Markets cheer higher capex outlay; Sensex rises over 800 pts (Roundup)

The massive capital expenditure push in the Union Budget 2022-23 cheered the investors and led the key domestic indices — S&P BSE Sensex and NSE Nifty50 — to make substantial gains on Tuesday.

Initially, the market opened gap up, rose in the early part of the day’s trade but fell sharply post the Budget speech.

Nevertheless, it recovered to close to intra-day high.

At the end of the day, Sensex settled at 58,862 points, up 1.5 per cent, whereas Nifty settled at 17,576 points, up 1.4 per cent, from their previous close.

Globally, stock markets around the world started the new month on firmer ground as a slew of reassuring comments from Federal Reserve officials helped calm the rate-hike jitters even as strong US tech earnings lifted the market mood.

On the domestic front, volumes on the NSE were subdued.

Among sectors, metals, capital goods, realty, IT, healthcare and FMCG indices rose the most, while auto and oil and gas indices fell.

“Nifty ended in the positive boosted by growth inducing measures of the Union Budget. Advance decline ratio also remained in the positive,” said Deepak Jasani, Head of Retail Research, HDFC Securities.

“Markets are enthused by the credible conservative estimates in the Budget. However, high inflation and interest rates remain the two spoilsports. 17,745-17,805 could be the next resistance for the Nifty while 17,374-17,410 could be the support,” he added.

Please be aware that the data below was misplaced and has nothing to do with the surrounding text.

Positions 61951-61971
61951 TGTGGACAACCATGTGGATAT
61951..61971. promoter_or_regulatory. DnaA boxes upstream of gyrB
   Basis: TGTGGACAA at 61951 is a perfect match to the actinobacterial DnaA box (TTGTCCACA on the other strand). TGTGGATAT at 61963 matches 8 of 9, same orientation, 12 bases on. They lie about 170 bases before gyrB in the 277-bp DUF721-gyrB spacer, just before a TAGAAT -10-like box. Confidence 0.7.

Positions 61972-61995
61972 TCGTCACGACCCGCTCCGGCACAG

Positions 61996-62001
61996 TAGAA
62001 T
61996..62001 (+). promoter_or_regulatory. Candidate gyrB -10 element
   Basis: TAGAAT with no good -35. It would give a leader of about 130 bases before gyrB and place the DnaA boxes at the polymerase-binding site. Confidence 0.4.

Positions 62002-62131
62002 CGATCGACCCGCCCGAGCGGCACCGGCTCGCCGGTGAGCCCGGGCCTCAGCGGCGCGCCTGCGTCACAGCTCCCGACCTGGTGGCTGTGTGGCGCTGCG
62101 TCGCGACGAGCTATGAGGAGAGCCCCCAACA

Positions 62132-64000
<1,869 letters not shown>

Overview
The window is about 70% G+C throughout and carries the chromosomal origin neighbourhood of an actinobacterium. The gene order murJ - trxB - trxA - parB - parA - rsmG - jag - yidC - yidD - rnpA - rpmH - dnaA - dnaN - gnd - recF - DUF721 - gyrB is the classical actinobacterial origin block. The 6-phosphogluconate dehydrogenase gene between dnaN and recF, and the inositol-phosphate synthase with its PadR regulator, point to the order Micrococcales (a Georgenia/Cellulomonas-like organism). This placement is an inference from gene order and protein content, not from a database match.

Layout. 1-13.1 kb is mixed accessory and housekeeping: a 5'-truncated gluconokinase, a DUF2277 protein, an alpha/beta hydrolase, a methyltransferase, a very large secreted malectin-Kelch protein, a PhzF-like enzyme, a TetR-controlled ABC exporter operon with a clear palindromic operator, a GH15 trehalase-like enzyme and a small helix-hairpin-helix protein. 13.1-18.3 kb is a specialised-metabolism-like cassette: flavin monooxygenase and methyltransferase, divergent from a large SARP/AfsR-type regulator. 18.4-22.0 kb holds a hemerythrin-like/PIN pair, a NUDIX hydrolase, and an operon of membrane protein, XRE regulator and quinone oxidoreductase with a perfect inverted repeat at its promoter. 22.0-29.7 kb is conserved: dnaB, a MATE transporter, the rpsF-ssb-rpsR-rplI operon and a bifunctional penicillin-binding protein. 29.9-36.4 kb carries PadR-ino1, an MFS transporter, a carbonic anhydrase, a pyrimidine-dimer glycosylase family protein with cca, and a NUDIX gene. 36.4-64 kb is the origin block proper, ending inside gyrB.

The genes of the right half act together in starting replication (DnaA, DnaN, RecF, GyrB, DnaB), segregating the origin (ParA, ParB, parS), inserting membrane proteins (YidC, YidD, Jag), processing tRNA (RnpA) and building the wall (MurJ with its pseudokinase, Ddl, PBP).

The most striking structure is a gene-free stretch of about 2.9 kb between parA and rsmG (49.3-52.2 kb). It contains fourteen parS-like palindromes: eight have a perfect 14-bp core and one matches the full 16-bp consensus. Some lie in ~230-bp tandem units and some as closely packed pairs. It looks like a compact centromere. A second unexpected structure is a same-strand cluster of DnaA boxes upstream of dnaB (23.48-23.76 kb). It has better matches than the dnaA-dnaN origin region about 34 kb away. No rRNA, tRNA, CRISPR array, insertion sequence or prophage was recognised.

According to Siddhartha Khemka, Head of Retail Research, Motilal Oswal Financial Services: “It was clearly a capex driven Budget with the thrust of the government on sustaining the economic growth through spending across the infra ecosystem.

“Capital spending for FY23 is targeted to increase by 35.4 per cent to Rs 7.5 lakh crore with focus on infrastructure development, supply chain, and boosting rural demand.”

Vinod Nair, Head of Research at Geojit Financial Services, said: “It is a long-term growth oriented Budget which the market has welcomed, given no headroom for cautiousness and populist measures. It is expected to support growth in the future; however, it is missing some balancing measures in the context of the current inflation and slowing economy.

“Supportive measures were needed for rural population, agriculture, low taxpayers and for sectors impacted by the pandemic. High capex, fiscal deficit and borrowing plans in the background of high inflation, commodity and oil prices and rising interest rates will be the challenges in the short to medium-term.”

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